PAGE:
Wednesday, February 10, 2016

Obama ‘farewell’ tour begins Wednesday; there’s nothing more to it

OBAMA: Bringing back memories?
Let’s be honest.

The reason Barack Obama is coming to Springfield, Ill., on Wednesday is to begin the series of stops across the nation that will occur during the next year that are meant to provide a guide as to what the president wants his legacy to be perceived as.

IT KIND OF reminds me of the last couple of months of the Richard M. Daley stint as mayor when Hizzoner, Jr., literally made an appearance in each of the city’s 50 wards so he could boast of some local achievement.

I still remember when he visited my own native 10th Ward – a stop at the site of the old Wisconsin Steel Works where my maternal grandfather once worked plant so he could brag about a new industrial plant that was being developed there.

No real news, but it was a touchy-feely moment meant to inspire mayoral good will.

That’s the same thing we’re going to get on Wednesday at the Statehouse. Barack Obama will reminisce a bit about his days as a state legislator, then (according to his aides) will offer up a speech meant to encourage political bipartisanship – something that definitely is lacking in Springfield these days.

OF COURSE, THERE wasn’t much in the way of bipartisanship back when Obama was a legislator either. The president’s early days in the state Senate were as part of a minority caucus that then-Senate President James “Pate” Philip went out of his way to treat as irrelevant.

Then, Obama became a significant member of the Democratic majority that Emil Jones used his presidency to let Republicans know what political payback felt like.

In short, the idea of a bipartisanship speech from Obama is too much of a stretch to take seriously. In all honesty, his presidency has been even more ideologically tainted than either those of Bill Clinton or George W. Bush.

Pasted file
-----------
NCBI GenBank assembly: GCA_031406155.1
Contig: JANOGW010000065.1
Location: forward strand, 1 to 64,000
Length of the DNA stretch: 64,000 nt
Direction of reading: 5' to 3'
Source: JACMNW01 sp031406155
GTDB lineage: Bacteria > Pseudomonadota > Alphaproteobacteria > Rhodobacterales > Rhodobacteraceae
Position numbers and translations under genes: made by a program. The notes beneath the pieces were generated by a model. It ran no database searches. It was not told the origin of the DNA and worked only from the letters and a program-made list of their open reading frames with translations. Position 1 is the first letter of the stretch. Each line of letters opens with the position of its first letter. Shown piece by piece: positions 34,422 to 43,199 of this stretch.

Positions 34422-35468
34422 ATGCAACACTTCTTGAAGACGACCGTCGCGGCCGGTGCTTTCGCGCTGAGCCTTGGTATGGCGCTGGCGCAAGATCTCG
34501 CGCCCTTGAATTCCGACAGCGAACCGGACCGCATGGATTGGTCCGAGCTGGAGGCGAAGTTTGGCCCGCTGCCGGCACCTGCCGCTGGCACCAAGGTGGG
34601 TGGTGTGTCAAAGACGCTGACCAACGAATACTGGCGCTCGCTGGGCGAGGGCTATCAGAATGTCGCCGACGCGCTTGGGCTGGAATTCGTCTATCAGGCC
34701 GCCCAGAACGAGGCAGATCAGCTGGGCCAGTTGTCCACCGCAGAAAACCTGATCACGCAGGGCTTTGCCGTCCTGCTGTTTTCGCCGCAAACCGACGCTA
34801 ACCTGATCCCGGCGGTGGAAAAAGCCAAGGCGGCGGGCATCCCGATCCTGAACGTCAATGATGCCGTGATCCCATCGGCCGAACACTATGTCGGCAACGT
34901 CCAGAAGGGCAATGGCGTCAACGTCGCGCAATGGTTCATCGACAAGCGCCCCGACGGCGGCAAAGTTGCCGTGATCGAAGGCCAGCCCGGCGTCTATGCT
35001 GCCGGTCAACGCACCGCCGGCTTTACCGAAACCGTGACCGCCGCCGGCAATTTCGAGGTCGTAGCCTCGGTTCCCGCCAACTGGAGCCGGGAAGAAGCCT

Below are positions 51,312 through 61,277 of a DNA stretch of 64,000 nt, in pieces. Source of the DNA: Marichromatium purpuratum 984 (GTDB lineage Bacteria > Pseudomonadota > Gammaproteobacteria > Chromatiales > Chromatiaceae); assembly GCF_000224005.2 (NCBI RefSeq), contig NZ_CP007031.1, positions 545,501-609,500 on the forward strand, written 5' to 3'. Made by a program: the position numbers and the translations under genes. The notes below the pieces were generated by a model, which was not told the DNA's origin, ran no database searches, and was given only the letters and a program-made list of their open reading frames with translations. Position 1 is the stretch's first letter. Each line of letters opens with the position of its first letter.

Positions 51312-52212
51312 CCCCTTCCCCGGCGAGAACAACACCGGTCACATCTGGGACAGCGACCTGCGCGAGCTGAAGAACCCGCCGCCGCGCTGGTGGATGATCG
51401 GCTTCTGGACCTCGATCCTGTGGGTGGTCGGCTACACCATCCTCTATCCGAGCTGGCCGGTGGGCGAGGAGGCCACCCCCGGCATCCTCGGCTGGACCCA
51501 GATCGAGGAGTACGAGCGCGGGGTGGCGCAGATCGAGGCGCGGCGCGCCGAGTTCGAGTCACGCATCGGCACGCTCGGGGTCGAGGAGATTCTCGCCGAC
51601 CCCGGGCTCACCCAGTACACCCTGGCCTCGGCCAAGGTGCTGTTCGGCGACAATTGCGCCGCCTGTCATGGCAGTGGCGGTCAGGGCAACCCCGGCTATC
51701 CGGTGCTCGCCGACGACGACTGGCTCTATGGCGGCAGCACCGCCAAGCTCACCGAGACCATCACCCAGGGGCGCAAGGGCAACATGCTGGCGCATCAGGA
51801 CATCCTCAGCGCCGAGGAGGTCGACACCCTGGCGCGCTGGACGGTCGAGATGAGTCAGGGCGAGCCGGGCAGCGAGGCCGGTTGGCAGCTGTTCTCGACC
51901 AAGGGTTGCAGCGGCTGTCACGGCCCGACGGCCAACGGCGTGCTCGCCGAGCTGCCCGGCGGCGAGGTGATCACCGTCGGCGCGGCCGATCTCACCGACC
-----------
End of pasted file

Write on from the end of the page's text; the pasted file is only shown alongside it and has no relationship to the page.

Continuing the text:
Although that was largely because Obama came into a situation where the opposition party was determined to work to make his presidency a failure. Bipartisanship in the Obama years never had a chance.

Who'd have thought a century ago that someone like Barack Obama could set foot on these grounds as president?
THE ONLY THING that ever really could be accomplished was that the nation got a taste of what Chicago experienced back in the mid-1980s when a majority of the City Council was determined to thwart then-Mayor Harold Washington’s every governmental desire.

Maybe the Congressional types of the past eight years have been more subtle in expressing their bigoted motivations. But the sentiment was the same.

Of course, there’s one other political motivation for having the president speak in Springfield on Wednesday – it comes right after the primary in New Hampshire. Now as I write this, I don’t know who “won.”

But I’m sure there are people prepared to say that, regardless of what the electoral results turn out to be, it represents a repudiation of the Obama presidency. Without a trip to Springpatch, Obama would have to actually come up with answers to dopey questions.

INSTEAD, OBAMA WILL try to get away with talking the moral high ground of political bipartisanship, claiming he wants to work with everybody and it is their own reluctance to do so that has prevented any lasting change from occurring during the past eight years.

It is with all this in mind that I have to laugh at those people who are getting all worked up over the way in which Obama’s address to the General Assembly, to be given in the Illinois House of Representatives’ chambers, is so overly staged.

The capitol won’t be open to the public. Only certain people will even be allowed in the House chambers during the event. News media are being shifted to a separate room where they will watch the event on a television monitor.

There will be an after-party of sorts where people can see Obama – but only if they were pre-invited. In short, it’s a fake event. Completely staged so as to create the illusion of Obama addressing the great unwashed masses.

REAL PEOPLE WILL have to tune in their televisions to whatever local public TV station is broadcasting the event in their part of Illinois. Kind of like a political version of the recently-completed Super Bowl.

Only there won’t be all kinds of inane commercial spots to attract the attention of the politically-clueless. Although there will be all kinds of speculation about who “wins” from the event – Gov. Bruce Rauner, or da Dems?!?

As far as Obama? Heck, he couldn’t even pick the football Super Bowl correctly (he had Carolina beating Denver). What makes you think he can sway our self-absorbed politicos into supporting bipartisanship?


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